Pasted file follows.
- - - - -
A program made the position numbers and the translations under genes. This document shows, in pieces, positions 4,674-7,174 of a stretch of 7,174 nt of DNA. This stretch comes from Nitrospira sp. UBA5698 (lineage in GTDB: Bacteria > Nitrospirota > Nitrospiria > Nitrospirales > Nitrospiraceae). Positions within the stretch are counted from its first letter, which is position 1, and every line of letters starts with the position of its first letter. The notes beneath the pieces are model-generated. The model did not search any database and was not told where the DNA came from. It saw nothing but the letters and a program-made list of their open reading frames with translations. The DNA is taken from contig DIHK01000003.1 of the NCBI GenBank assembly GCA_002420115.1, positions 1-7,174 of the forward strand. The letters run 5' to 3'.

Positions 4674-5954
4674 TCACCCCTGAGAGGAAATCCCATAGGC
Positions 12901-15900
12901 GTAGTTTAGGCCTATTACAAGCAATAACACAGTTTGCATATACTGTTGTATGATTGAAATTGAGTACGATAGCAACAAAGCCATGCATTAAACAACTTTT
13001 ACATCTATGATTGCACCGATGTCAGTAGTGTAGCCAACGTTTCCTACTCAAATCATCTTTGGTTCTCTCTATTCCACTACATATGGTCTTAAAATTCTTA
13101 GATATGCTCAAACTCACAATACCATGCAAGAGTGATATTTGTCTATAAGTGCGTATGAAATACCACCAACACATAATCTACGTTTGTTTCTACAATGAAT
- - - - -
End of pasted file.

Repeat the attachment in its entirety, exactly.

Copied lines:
A program made the position numbers and the translations under genes. This document shows, in pieces, positions 4,674-7,174 of a stretch of 7,174 nt of DNA. This stretch comes from Nitrospira sp. UBA5698 (lineage in GTDB: Bacteria > Nitrospirota > Nitrospiria > Nitrospirales > Nitrospiraceae). Positions within the stretch are counted from its first letter, which is position 1, and every line of letters starts with the position of its first letter. The notes beneath the pieces are model-generated. The model did not search any database and was not told where the DNA came from. It saw nothing but the letters and a program-made list of their open reading frames with translations. The DNA is taken from contig DIHK01000003.1 of the NCBI GenBank assembly GCA_002420115.1, positions 1-7,174 of the forward strand. The letters run 5' to 3'.

Positions 4674-5954
4674 TCACCCCTGAGAGGAAATCCCATAGGC
Positions 12901-15900
12901 GTAGTTTAGGCCTATTACAAGCAATAACACAGTTTGCATATACTGTTGTATGATTGAAATTGAGTACGATAGCAACAAAGCCATGCATTAAACAACTTTT
13001 ACATCTATGATTGCACCGATGTCAGTAGTGTAGCCAACGTTTCCTACTCAAATCATCTTTGGTTCTCTCTATTCCACTACATATGGTCTTAAAATTCTTA
13101 GATATGCTCAAACTCACAATACCATGCAAGAGTGATATTTGTCTATAAGTGCGTATGAAATACCACCAACACATAATCTACGTTTGTTTCTACAATGAAT